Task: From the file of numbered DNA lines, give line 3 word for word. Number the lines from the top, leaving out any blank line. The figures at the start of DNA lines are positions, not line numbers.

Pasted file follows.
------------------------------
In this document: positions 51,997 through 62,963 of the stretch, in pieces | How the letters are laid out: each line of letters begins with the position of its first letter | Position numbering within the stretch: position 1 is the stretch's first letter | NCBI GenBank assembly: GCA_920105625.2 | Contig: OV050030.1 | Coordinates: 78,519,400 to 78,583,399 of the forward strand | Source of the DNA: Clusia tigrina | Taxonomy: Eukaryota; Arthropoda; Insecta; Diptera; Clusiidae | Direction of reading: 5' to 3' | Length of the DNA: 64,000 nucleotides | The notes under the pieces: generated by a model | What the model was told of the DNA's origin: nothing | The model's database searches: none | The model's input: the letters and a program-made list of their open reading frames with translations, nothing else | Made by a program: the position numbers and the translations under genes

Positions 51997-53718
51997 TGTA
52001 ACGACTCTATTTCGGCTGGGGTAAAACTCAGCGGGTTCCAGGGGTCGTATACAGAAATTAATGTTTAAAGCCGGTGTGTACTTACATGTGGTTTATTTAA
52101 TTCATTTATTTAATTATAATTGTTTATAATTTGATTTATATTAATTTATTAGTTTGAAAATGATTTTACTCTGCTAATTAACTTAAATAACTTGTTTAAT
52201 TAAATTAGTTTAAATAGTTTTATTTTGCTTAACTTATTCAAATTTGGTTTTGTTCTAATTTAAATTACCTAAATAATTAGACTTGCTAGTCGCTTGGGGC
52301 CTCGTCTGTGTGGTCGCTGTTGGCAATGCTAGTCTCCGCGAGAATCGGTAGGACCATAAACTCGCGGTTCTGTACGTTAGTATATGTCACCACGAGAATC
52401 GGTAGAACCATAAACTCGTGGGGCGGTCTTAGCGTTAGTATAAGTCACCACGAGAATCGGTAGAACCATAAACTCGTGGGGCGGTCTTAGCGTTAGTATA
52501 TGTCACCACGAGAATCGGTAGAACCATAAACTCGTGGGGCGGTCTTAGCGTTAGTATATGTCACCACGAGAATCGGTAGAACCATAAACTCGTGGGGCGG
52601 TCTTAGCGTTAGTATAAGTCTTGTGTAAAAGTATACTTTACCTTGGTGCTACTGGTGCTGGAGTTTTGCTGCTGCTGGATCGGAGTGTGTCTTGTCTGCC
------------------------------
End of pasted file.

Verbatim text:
51997 TGTA